Journal Article

Structural variation in current-year shoots of broad-leaved evergreen tree saplings under forest canopies in warm temperate Japan

Akio Takenaka

in Tree Physiology

Volume 17, issue 3, pages 205-210
Published in print March 1997 | ISSN: 0829-318X
Published online March 1997 | e-ISSN: 1758-4469 | DOI: http://dx.doi.org/10.1093/treephys/17.3.205
Structural variation in current-year shoots of broad-leaved evergreen tree saplings under forest canopies in warm temperate Japan

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Stem length and leaf area of current-year shoots were measured in saplings of eight broad-leaved evergreen tree species growing under a forest canopy. Stem length varied over a range of one to two orders of magnitude within each species. In all species, both the number of leaves and the mean stem length between successive leaves were greater in longer shoots. Mean leaf size and stem length were not correlated in six of eight species, and only weakly positively correlated in the other two species. Thus, total leaf area per stem increased with stem length, but not in direct proportion: leaf area per stem length was smaller in shoots with long stems and larger in shoots with short stems. I conclude that the within-species variation in the leaf-stem balance of current-year shoots is related to variation in shoot functional roles, as has been observed for long and short shoots in many deciduous tree species: shoots with long stems are extension oriented and contribute to the framework of the crown, whereas shoots with short stems serve mainly for leaf display. Among species, large differences were found in the leaf area per stem length ratio. In the species with larger leaf area per stem length ratios, leaves had narrower blades or longer petioles, or both, resulting in a reduction of mutual shading among the leaves on the shoot.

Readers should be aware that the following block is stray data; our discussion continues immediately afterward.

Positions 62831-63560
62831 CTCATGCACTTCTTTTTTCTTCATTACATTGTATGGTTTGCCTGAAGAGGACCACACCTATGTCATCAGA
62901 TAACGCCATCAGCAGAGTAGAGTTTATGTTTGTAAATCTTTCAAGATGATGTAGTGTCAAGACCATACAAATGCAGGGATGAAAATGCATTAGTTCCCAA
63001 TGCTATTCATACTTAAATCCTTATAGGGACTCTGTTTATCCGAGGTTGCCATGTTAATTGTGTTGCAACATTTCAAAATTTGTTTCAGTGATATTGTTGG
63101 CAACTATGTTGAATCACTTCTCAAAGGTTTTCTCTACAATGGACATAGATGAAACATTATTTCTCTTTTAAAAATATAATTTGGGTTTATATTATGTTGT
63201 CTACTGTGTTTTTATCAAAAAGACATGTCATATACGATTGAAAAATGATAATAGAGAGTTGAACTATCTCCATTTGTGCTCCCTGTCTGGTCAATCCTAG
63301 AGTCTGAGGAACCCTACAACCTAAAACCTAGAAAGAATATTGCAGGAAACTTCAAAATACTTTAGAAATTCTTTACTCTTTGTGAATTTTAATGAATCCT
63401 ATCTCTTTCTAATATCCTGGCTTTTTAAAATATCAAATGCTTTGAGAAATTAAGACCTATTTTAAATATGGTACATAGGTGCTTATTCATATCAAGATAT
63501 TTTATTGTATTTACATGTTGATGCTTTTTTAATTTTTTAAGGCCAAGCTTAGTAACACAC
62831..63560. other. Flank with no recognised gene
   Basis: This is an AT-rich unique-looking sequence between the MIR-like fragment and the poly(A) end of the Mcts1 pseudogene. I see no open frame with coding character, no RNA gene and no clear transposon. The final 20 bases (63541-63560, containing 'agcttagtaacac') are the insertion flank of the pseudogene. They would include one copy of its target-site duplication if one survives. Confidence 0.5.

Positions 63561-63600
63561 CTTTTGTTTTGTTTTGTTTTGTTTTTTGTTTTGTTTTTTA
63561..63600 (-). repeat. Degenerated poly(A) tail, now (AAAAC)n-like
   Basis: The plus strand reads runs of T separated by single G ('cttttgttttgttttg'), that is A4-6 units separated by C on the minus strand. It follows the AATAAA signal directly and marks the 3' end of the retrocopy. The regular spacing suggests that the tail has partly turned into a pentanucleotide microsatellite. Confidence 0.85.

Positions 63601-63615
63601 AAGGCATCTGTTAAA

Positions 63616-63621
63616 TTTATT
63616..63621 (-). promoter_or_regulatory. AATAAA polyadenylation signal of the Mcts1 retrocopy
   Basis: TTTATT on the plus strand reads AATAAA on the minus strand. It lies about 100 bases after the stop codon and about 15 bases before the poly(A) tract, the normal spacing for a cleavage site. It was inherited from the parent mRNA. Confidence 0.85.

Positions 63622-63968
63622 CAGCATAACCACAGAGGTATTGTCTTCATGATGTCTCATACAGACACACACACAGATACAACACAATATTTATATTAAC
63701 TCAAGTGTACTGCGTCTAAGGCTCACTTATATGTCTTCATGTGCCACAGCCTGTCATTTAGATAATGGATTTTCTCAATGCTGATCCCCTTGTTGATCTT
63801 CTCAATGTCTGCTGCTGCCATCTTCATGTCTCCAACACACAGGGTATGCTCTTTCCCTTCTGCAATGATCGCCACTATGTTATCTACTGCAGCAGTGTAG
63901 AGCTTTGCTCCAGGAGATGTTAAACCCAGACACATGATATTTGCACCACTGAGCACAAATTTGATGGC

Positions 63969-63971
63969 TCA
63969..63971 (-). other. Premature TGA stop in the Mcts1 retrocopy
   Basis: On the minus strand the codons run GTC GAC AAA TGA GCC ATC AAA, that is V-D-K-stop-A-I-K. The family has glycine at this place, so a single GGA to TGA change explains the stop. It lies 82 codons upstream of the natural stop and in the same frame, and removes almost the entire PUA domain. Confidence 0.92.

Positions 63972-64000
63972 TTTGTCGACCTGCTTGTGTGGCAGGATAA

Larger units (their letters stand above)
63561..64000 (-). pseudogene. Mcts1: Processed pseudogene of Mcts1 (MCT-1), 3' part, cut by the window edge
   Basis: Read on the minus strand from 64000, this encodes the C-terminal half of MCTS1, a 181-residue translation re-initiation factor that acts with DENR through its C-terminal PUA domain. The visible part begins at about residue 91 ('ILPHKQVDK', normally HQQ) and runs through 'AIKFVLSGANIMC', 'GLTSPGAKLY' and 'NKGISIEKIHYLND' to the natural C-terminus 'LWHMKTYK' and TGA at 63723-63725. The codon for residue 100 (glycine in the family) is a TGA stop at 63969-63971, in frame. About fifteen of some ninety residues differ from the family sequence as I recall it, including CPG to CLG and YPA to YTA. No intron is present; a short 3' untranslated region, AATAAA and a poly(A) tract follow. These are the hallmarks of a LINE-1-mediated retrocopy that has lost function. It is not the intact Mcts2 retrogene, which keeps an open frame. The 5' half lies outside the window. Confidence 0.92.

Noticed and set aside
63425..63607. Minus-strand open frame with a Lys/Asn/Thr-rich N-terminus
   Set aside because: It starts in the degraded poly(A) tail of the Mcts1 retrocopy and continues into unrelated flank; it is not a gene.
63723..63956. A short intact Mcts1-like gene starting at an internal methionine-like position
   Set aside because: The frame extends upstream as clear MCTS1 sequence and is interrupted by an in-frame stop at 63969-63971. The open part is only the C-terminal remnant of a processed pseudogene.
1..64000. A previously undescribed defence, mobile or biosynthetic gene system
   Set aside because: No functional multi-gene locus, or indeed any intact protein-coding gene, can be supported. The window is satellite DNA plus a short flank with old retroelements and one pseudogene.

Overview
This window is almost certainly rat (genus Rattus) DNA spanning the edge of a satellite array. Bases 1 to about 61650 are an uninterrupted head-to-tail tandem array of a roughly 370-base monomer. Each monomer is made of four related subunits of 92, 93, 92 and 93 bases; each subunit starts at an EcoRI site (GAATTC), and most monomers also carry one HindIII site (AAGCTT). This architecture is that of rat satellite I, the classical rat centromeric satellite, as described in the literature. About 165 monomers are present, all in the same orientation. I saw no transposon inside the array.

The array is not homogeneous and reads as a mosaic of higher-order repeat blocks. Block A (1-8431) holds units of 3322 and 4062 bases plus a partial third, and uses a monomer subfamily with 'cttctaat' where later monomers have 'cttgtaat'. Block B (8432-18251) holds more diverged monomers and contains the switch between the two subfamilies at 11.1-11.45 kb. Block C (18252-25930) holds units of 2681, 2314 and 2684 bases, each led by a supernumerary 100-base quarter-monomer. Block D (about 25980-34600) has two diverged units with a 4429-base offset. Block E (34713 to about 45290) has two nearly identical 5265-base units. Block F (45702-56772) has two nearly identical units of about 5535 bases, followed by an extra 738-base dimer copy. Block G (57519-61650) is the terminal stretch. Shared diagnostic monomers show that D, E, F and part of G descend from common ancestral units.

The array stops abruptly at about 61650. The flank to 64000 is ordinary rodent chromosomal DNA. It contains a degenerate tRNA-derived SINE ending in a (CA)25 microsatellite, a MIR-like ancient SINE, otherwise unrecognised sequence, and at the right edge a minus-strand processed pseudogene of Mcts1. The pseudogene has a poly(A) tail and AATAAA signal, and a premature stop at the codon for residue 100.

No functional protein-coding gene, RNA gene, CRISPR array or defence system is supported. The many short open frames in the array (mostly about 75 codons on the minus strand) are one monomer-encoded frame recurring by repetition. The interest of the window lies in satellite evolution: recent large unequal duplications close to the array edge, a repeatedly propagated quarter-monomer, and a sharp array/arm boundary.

Keywords: leaf area; shoot function; shoot structure; stem length; tree architecture

Journal Article.  0 words. 

Subjects: Plant Sciences and Forestry

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